Today, businesses compete mightily to hire the best professionals for contracting assignments. In this climate, engaging the right talent involves more than reviewing resumes and trying to sense whether a candidate has a good “feel” during an interview. It means using every tool you have to show contractors that yours is a great place to work, and that the mission they’ll undertake there will outstrip the opportunities other organizations might offer.
In such an environment, the candidate experience – the way you treat contractors during the hiring process – becomes critical. Because a good experience can have a deciding impact on whether a contractor accepts your offer, it’s important that you consider how you behave toward each candidate, especially when they come in for an interview.
That means paying attention to details, such as planning for the candidate’s visit ahead of time. The receptionist should be expecting them, and they shouldn’t be left waiting for 15 minutes while someone tracks you down. And be realistic in your scheduling: Build in time for candidates to use the rest room, get a glass of water, or just catch their breath between meetings. Such simple things demonstrate that you view them as a professional, not just a body to be churned through the process.
Also, help them prepare to make the best case they can. Ahead of time, provide a list of the people with whom they’ll meet and a brief description of their role in the organization. This will help candidates comprehensively address the interests of your team.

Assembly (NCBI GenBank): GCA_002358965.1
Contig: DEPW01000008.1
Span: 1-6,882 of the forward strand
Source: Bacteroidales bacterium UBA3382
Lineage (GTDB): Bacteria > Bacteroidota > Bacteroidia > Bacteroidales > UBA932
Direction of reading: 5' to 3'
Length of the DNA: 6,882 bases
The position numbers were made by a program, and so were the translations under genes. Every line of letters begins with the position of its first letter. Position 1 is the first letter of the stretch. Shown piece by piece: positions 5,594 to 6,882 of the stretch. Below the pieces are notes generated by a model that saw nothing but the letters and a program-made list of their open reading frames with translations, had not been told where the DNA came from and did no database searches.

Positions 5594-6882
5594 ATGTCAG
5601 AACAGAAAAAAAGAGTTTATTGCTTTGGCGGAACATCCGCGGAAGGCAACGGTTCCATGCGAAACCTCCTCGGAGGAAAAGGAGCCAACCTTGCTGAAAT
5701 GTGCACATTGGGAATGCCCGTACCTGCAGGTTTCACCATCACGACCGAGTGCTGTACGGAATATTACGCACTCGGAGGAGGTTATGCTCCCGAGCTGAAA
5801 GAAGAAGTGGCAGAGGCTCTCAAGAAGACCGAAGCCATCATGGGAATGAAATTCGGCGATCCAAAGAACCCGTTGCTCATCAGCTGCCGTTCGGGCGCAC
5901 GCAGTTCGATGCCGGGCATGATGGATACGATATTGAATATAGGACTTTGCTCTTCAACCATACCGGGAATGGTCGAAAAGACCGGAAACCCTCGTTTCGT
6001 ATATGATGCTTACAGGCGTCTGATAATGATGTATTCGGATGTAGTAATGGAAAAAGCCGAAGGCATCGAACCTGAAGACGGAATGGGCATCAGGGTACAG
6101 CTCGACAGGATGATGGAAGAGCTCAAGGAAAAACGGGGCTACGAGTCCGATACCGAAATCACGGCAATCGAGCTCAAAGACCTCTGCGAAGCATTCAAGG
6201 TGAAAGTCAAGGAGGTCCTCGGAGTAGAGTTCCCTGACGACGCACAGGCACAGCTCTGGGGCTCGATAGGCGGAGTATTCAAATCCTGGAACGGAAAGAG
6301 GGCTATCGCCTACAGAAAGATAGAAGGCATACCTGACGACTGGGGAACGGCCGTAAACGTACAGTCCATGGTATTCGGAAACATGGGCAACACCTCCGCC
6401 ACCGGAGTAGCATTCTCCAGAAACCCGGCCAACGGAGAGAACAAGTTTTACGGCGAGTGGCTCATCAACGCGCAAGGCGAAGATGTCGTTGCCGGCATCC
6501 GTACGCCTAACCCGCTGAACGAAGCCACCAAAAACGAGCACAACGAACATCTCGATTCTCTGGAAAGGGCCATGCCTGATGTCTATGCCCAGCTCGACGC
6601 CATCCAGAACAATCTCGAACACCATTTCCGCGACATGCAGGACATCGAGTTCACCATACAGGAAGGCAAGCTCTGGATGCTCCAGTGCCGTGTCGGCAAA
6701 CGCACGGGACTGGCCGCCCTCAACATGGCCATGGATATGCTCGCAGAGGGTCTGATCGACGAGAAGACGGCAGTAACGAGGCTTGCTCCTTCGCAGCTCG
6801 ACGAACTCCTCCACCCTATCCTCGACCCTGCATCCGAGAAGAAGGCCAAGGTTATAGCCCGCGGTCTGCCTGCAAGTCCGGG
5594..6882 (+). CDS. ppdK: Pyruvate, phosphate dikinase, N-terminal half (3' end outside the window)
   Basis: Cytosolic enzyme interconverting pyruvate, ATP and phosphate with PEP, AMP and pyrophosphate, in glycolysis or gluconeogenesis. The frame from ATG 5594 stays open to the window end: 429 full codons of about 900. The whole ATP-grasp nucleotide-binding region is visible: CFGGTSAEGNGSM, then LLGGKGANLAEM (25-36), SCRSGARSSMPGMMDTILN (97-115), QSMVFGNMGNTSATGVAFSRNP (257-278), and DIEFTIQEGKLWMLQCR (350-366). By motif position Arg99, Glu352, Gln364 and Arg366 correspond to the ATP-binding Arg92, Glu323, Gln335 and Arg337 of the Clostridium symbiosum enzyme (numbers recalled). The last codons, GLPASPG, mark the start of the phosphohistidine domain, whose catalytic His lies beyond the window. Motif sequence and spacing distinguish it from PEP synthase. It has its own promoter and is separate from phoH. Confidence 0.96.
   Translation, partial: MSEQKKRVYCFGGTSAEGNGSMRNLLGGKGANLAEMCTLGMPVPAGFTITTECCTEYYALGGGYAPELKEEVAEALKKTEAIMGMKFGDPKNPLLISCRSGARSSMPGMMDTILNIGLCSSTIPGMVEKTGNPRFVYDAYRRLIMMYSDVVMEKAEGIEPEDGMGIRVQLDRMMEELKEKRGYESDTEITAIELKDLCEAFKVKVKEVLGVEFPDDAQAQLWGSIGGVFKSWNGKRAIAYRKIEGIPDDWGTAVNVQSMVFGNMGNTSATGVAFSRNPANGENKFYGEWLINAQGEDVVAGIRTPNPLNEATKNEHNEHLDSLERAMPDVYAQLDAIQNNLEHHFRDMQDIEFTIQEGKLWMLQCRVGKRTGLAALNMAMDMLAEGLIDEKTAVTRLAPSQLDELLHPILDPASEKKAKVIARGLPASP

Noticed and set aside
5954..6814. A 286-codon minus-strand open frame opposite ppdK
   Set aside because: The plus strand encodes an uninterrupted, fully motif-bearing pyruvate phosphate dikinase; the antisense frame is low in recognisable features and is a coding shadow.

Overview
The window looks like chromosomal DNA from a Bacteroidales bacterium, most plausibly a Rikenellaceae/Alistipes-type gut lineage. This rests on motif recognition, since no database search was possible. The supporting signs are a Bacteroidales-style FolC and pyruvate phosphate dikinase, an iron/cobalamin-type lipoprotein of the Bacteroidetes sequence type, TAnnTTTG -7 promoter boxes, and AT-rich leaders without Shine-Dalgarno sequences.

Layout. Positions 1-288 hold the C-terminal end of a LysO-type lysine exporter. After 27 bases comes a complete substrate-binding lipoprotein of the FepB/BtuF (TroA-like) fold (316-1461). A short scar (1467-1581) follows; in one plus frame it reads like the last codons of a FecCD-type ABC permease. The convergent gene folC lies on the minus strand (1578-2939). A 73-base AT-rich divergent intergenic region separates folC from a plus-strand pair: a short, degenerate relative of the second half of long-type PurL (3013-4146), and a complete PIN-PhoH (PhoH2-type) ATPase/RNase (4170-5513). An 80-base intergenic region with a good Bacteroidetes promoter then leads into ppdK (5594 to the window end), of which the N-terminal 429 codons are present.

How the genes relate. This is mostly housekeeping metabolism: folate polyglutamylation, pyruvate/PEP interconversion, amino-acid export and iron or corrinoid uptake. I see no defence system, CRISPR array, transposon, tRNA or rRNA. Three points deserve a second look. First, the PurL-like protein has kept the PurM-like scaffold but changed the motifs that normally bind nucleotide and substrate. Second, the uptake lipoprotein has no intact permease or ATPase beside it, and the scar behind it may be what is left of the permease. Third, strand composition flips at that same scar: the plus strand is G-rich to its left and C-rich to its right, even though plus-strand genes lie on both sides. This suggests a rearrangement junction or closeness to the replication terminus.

While you’re at it, remember the simple things. The candidate has made the effort to visit your company – and time is as dear to them as it is to you. So, make sure they realize you value their time. Be present during the interview. Don’t look at your watch or check your email. Review their resume beforehand, so you’re not searching for questions to ask while you talk.
And don’t forget that interviews are more than opportunities to learn about the candidate’s skills and experience. They’re a chance for you to sell your company as a place where people want to work. Be sure everyone on your team makes that connection and treats the prospective contractor as a professional – not just a “temp” – at each encounter.
More Than Talk
Of course, the candidate experience goes beyond face-to-face interactions. Communications and feedback are critical ways to demonstrate that you care about each worker. For example, an interview isn’t really complete until you’ve provided feedback on the candidate to your agency. Besides helping us identify the right people for your assignment, it aids the candidate by highlighting areas where they can improve their presentation or strengthen their credentials.
Besides weighing the particulars of each assignment and the amount they’ll be paid, candidates today think about which workplace they want to show up at every day. Numerous times, we’ve seen contractors change their minds about an assignment when a last-minute offer from a more engaging company came in. A business that treats candidates with respect positions itself as concerned about individuals – and quickly becomes an employer of choice.
Candidate experience | Contracting | Hiring top talent | Interviewing tips for employers